Getting to know Katie Howard and Girls Dodge Too!

[published on House of Dodge, 03/07/2021]

So it turns out women can play dodgeball. Who knew?

Well, only the 500 or so formally registered female dodgeball players in the UK today , plus countless casual players!

The Girls Dodge Too! programme, by British Dodgeball, has been gaining some traction in the last month and wants to help increase its momentum even more to see the women’s side of the sport reach new heights. So we caught up with one of their ambassadors, Katie Howard: Welsh dragon, ex-Arrow, and big Bee-liever in getting women involved in dodgeball.

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Summer Dodgeball

[published on House of Dodge, 20/06/2021]

Despite COVID-related restrictions being prolonged by the government until late July, competitive dodgeball is still coming back this summer! British Dodgeball has confirmed that this latest development does not affect their competition calendar, which is chock-filled with opens and leagues to make up for the missing 2020-21 season.

What can you expect from the short but intense mini-season of dodgeball this summer?

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A Nighttime Encounter

​[published in Dwelling, 22/06/2021]

It was 3am when I closed my laptop and realised that I hadn’t eaten since that morning. 

It wasn’t that I felt the hunger – there was no dull ache, no physical reminder – but rather it occurred to me that I hadn’t spoken to anyone since Phil that morning, when he’d asked me how I’d slept, and I’d slept fine, and he’d slept fine, and he had to go to work now so have a good day and I’d gone back to my room and booted up my laptop and somehow then it was dark and then 3am and that was that.

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An Interview with Mark Wilson, Author of “PowerPoint Eulogy”

(published on Bandit Fiction, 31/05/2021)

Mark Wilson is an author and visual artist based in Chicago. His first poetry pamphlet, PowerPoint Eulogy, was published by Fly on the Wall Press in 2021. It is a darkly comic collection of narrative poems that follow the life and death of the enigmatic Bill Motluck, and the PowerPoint presentation that eulogises him in a three-hour meeting for his coworkers. A review for PowerPoint Eulogy can be found here.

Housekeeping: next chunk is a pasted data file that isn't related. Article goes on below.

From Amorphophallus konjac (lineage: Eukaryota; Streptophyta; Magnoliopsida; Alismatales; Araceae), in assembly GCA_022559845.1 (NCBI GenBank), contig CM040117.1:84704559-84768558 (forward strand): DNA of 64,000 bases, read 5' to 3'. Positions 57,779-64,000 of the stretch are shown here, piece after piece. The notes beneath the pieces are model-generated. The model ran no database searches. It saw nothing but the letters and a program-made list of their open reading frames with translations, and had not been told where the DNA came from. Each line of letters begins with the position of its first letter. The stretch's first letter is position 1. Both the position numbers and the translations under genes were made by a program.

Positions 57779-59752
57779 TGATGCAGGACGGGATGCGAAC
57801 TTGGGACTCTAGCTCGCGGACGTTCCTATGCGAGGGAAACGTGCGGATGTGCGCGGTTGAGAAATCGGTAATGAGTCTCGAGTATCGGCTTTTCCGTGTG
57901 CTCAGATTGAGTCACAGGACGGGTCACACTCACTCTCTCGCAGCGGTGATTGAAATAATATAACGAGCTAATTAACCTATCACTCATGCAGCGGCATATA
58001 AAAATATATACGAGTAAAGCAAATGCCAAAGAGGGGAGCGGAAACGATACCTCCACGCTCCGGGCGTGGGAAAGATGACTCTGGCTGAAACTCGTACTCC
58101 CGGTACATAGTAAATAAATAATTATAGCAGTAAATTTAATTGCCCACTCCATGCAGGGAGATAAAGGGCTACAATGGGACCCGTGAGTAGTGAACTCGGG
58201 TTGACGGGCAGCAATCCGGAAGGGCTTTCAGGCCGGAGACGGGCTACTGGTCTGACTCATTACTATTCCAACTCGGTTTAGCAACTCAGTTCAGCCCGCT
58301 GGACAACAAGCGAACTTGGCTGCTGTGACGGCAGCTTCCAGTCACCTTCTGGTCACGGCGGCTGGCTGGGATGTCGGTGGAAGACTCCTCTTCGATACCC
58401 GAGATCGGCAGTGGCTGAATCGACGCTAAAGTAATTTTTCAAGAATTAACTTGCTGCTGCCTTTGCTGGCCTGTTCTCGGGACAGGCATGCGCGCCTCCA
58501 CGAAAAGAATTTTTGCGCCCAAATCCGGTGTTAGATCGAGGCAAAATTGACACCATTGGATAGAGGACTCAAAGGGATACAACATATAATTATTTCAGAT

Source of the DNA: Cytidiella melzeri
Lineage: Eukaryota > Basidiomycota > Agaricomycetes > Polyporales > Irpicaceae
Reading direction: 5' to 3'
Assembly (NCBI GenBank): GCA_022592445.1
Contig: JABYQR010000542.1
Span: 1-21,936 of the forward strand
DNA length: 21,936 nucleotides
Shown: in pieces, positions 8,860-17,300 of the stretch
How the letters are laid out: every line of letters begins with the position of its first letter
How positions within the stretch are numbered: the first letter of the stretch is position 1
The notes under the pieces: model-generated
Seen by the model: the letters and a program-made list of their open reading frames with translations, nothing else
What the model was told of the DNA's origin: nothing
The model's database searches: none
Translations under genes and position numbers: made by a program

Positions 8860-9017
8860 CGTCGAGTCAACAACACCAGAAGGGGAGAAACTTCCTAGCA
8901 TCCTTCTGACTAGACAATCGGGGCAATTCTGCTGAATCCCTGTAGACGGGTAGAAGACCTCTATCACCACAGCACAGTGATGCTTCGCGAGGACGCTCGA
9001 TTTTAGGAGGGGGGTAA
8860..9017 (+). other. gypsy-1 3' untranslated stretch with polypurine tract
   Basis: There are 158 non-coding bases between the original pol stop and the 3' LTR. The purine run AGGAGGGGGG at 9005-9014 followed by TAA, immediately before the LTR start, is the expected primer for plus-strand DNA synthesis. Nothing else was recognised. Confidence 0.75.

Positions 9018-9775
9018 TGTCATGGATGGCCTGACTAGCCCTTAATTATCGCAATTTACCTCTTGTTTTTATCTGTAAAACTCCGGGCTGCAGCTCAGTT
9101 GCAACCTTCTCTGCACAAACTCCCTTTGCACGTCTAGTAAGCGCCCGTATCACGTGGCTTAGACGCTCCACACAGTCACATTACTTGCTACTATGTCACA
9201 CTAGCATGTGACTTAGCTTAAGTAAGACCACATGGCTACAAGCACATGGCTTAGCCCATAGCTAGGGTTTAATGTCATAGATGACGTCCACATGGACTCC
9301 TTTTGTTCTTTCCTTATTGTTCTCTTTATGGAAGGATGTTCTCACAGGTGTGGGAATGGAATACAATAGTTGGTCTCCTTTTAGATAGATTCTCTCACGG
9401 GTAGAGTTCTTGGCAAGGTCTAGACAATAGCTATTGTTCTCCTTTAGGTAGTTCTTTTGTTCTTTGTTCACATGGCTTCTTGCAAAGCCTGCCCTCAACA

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Review: “Powerpoint Eulogy” by Mark Wilson

(published 24/05/2021 on Bandit Fiction)

With offices opening up and the end of the Work-From-Home year in sight, there might never have been a more relevant book to read than PowerPoint Eulogy, one of Fly on the Wall Press’s latest publications in its “Shorts” series, and artist Mark Wilson’s first poetry pamphlet. Then again, there might never have been a worse time to read it. It is a perfect reminder of everything we left behind in the four walls of the office: the strange darkness and banal evil that’s been stewing, waiting for our return.

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What does BUCS mean for Dodgeball?

(published on House of Dodge, 09/05/2021)

It’s been years in the making but, finally, we’re here. 

Almost as long as there’s been dodgeball at British universities, there’s been talk of “going BUCS”: joining the British Universities and Colleges Sports (BUCS) system, the governing body of university level sports within the UK.

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Patrick Nally: Dodgeball’s New Inside-Man

(published on House of Dodge, 25/04/2021)

When the World Dodgeball Federation (WDBF) announced in March that Patrick Nally was joining the organisation as an advisor, the news was met with great excitement. Words like FIFA, Coca-Cola, and the International Olympic Committee (IOC) colour his biography. For many, the fact that someone with such credit to his name would be willing to help dodgeball was a sign of something we’ve been waiting for. Dodgeball is being recognised as a serious sport; a sport worth backing; a sport that has the potential to be something truly great, with just a little guidance from the right person. 

Could Patrick Nally be that person?

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Zoë Wells on Pat Edwards and Kittie Belltree

(published 21/04/2021)

The central problem at the core of all pamphlets is space. There’s so little time to build up to anything of substance that many err on the side of caution, opting to tackle a tiny concept in great depth. In Pat Edwards’ Only Blood, however, the subject is the greatest and longest: life, complete and whole. This is a bold decision, one that easily could have floundered. But instead of feeling lacking, the experience of reading the pamphlet is akin to watching a train go by from the platform: you can see individual snippets in each window, each frame showing a complete, succinct image, and then in a flash it’s gone; but the next carriage is still part of the same train, the whole thing connecting seamlessly. Life is short, but deep, made up of tiny moments that define us.

[Read in full in Poetry Wales]